2012-02-10 "Richmond police bias trial hears of bizarre behavior" by Kevin Fagan from "San Francisco Chronicle"
(02-10) 10:55 PST RICHMOND -- Between tales of one police captain dropping to all fours to yell "don't beat me" and black and white commanders angrily proclaiming they were being discriminated against, jurors got a stark depiction Thursday of a Richmond Police Department consumed with racial tensions in 2006 when Chris Magnus took over as chief.
The revelations came as Magnus spent a second day testifying in a Contra Costa County Superior Court trial over a lawsuit claiming he had discriminated against seven high-ranking black officers.
Plaintiffs' attorney Stephen Jaffe tried to make Magnus look like a disconnected leader who revealed racist bents in quips and favoritism, while the chief attempted to portray himself as working to dispel racial tensions that he found when he took the job.
One of the most bizarre moments came when Magnus described an incident in which then-Capt. Cleveland Brown, one of the commanders suing him, came into his office to complain that he didn't want then-Capt. Lori Ritter to become deputy chief.
Magnus said Brown had told him he thought Ritter - who, like Magnus, is white and a defendant in the trial - was a racist, and then had pantomimed his displeasure.
"I remember him getting down on all fours and raising up his arms and saying, 'Don't beat me, Miss Lori!' " Magnus said. "It was kind of hard to tell if he was joking or if he was acting out a story.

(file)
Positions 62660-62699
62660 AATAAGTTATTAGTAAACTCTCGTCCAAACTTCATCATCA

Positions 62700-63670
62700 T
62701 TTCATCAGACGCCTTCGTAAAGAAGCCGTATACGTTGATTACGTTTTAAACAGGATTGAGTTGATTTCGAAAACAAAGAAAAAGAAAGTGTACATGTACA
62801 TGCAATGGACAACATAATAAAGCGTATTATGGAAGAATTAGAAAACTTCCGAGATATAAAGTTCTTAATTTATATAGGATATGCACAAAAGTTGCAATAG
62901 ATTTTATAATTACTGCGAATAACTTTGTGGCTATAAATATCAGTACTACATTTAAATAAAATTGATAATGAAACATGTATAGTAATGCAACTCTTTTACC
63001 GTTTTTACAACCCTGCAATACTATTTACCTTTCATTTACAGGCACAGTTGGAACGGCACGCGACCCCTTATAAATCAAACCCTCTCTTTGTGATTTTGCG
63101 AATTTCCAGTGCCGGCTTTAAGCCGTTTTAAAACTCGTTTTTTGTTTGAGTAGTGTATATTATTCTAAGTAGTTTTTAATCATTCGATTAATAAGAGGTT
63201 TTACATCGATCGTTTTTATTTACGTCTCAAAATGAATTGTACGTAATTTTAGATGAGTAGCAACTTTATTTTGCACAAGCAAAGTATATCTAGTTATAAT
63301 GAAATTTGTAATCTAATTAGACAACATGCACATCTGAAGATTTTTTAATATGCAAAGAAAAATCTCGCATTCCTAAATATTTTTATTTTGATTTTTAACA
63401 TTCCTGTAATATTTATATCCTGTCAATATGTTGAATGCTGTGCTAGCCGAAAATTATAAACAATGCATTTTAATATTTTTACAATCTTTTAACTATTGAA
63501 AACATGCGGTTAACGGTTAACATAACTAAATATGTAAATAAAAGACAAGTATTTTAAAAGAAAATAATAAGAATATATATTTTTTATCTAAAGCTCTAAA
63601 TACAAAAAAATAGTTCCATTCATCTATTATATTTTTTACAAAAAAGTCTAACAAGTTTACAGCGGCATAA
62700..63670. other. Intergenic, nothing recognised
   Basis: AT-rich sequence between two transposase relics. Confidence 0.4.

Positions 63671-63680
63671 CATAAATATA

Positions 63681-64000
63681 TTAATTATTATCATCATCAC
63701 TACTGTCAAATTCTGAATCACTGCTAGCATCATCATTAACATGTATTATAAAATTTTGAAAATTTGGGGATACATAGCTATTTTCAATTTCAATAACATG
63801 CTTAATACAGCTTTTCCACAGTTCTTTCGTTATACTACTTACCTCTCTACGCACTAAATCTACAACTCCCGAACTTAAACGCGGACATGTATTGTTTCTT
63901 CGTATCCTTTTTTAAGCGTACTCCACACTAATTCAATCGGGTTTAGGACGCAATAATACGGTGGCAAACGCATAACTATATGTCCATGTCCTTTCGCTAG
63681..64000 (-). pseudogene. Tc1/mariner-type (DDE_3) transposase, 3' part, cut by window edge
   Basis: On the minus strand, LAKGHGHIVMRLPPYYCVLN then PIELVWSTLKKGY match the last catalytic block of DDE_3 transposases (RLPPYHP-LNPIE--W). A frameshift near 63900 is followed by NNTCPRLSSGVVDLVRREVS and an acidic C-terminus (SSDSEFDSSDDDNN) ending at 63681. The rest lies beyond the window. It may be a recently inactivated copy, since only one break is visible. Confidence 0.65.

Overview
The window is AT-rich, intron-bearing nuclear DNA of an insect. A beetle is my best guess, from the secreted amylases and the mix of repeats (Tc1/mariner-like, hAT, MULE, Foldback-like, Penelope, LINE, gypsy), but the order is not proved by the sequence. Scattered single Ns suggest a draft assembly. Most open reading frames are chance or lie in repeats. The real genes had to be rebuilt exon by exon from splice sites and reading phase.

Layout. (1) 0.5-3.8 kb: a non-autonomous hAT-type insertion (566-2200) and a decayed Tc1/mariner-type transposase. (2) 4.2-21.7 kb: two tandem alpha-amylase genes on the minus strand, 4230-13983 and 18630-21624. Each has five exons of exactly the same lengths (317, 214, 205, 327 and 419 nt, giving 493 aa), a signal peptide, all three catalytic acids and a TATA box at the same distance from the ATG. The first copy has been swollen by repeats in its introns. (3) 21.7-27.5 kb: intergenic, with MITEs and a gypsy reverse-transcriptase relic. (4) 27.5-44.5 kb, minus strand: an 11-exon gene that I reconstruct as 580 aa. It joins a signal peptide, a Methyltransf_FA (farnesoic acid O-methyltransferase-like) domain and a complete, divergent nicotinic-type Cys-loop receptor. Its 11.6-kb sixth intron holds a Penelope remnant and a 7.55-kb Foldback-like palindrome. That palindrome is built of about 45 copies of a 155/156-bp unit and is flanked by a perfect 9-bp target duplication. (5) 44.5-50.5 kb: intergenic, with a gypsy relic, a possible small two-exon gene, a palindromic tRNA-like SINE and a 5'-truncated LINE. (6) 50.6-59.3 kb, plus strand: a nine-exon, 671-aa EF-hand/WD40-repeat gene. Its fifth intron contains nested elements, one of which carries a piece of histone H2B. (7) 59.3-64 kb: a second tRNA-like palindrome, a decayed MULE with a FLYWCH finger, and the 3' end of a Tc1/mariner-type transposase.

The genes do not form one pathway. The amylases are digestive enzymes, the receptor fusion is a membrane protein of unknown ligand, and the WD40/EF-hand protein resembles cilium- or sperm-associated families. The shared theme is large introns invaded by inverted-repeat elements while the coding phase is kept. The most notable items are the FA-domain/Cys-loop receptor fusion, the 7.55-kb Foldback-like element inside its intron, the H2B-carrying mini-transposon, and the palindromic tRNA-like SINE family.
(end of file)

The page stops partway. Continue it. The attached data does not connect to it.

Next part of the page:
"I was floored by it," the chief told the jury. However, he added, "that was pretty typical for Cleveland. He was very animated, very loud, very extreme."
He also said Brown had told him that "an African American captain shouldn't have to work for a white female."
In their lawsuit, the black commanders contend it was Magnus who made racist remarks, telling plaintiff Lt. Arnold Threets to imagine Ritter standing over Brown, cracking a whip and telling him to dance.
After the exchange with Brown a few months after Magnus took the job, the chief made Ritter his deputy. Brown was later demoted to lieutenant.
Magnus also described a hellish staff retreat in Napa nine months into his job, in which he tried to get black and white commanders to discuss racial tensions and cliques in the department.
Instead, he said, Brown and others remained hostile and said they didn't want to cooperate with his new, community-minded policing style.
The chief said he was "upset" by the tenor of the retreat and told his officers that "if you want to engage in bias, engage in cliques, then you need to work somewhere else, or I will make your life a living hell."
The suing commanders have contended that such statements created a racially hostile workplace. Magnus said his comment "was dramatic, yes. But I was disappointed in what I was hearing and not hearing in that room."